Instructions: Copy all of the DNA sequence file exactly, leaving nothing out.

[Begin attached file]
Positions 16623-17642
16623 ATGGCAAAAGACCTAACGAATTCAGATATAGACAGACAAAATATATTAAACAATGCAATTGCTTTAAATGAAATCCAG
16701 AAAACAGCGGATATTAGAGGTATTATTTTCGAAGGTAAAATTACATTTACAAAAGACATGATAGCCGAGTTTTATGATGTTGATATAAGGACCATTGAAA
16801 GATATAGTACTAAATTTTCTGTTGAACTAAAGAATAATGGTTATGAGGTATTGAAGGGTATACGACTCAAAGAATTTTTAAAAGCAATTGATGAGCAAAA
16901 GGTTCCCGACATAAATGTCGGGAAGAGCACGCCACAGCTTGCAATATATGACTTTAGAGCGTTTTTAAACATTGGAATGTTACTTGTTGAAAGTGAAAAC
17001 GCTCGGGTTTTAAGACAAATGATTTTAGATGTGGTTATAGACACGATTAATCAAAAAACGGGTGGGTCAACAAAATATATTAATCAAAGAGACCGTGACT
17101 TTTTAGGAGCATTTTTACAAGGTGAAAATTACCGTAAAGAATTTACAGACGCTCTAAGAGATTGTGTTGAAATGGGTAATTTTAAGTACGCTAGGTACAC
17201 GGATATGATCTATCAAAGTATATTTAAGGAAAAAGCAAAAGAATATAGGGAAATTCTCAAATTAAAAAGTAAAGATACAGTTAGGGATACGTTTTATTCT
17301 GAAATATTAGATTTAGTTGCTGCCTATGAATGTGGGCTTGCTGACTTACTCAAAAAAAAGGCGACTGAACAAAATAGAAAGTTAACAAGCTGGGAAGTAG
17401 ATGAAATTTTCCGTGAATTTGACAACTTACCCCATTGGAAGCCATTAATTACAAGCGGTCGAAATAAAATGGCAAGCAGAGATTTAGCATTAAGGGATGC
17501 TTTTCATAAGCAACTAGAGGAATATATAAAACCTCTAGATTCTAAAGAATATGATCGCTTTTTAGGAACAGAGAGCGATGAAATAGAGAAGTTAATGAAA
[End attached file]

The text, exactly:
Positions 16623-17642
16623 ATGGCAAAAGACCTAACGAATTCAGATATAGACAGACAAAATATATTAAACAATGCAATTGCTTTAAATGAAATCCAG
16701 AAAACAGCGGATATTAGAGGTATTATTTTCGAAGGTAAAATTACATTTACAAAAGACATGATAGCCGAGTTTTATGATGTTGATATAAGGACCATTGAAA
16801 GATATAGTACTAAATTTTCTGTTGAACTAAAGAATAATGGTTATGAGGTATTGAAGGGTATACGACTCAAAGAATTTTTAAAAGCAATTGATGAGCAAAA
16901 GGTTCCCGACATAAATGTCGGGAAGAGCACGCCACAGCTTGCAATATATGACTTTAGAGCGTTTTTAAACATTGGAATGTTACTTGTTGAAAGTGAAAAC
17001 GCTCGGGTTTTAAGACAAATGATTTTAGATGTGGTTATAGACACGATTAATCAAAAAACGGGTGGGTCAACAAAATATATTAATCAAAGAGACCGTGACT
17101 TTTTAGGAGCATTTTTACAAGGTGAAAATTACCGTAAAGAATTTACAGACGCTCTAAGAGATTGTGTTGAAATGGGTAATTTTAAGTACGCTAGGTACAC
17201 GGATATGATCTATCAAAGTATATTTAAGGAAAAAGCAAAAGAATATAGGGAAATTCTCAAATTAAAAAGTAAAGATACAGTTAGGGATACGTTTTATTCT
17301 GAAATATTAGATTTAGTTGCTGCCTATGAATGTGGGCTTGCTGACTTACTCAAAAAAAAGGCGACTGAACAAAATAGAAAGTTAACAAGCTGGGAAGTAG
17401 ATGAAATTTTCCGTGAATTTGACAACTTACCCCATTGGAAGCCATTAATTACAAGCGGTCGAAATAAAATGGCAAGCAGAGATTTAGCATTAAGGGATGC
17501 TTTTCATAAGCAACTAGAGGAATATATAAAACCTCTAGATTCTAAAGAATATGATCGCTTTTTAGGAACAGAGAGCGATGAAATAGAGAAGTTAATGAAA